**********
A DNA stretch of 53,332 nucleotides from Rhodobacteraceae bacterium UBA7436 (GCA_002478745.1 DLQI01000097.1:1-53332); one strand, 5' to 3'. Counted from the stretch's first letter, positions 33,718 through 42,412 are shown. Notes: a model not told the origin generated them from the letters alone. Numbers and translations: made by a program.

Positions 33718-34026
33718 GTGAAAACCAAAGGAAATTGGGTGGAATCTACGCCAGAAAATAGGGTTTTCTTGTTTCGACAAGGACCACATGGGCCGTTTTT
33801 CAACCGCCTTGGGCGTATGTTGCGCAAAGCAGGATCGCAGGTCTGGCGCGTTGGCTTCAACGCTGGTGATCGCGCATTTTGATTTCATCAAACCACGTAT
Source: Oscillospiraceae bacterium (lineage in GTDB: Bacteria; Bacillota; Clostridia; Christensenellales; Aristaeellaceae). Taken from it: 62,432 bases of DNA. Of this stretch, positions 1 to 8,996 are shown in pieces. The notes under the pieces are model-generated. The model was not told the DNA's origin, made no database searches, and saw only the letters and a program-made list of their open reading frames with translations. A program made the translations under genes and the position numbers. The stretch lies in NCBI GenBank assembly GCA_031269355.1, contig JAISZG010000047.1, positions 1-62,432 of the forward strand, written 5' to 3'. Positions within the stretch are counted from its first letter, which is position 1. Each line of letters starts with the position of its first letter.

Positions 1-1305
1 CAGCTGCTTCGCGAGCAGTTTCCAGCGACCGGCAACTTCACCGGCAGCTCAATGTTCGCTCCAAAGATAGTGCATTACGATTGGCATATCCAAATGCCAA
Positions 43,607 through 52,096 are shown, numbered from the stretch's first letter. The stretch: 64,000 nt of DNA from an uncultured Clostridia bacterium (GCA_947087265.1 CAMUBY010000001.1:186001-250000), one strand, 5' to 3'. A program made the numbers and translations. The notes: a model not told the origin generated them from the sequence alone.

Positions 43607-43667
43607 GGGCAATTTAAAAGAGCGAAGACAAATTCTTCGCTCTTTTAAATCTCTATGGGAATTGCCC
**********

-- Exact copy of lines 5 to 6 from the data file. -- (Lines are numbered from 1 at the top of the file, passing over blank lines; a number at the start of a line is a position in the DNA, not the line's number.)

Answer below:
Source: Oscillospiraceae bacterium (lineage in GTDB: Bacteria; Bacillota; Clostridia; Christensenellales; Aristaeellaceae). Taken from it: 62,432 bases of DNA. Of this stretch, positions 1 to 8,996 are shown in pieces. The notes under the pieces are model-generated. The model was not told the DNA's origin, made no database searches, and saw only the letters and a program-made list of their open reading frames with translations. A program made the translations under genes and the position numbers. The stretch lies in NCBI GenBank assembly GCA_031269355.1, contig JAISZG010000047.1, positions 1-62,432 of the forward strand, written 5' to 3'. Positions within the stretch are counted from its first letter, which is position 1. Each line of letters starts with the position of its first letter.

Positions 1-1305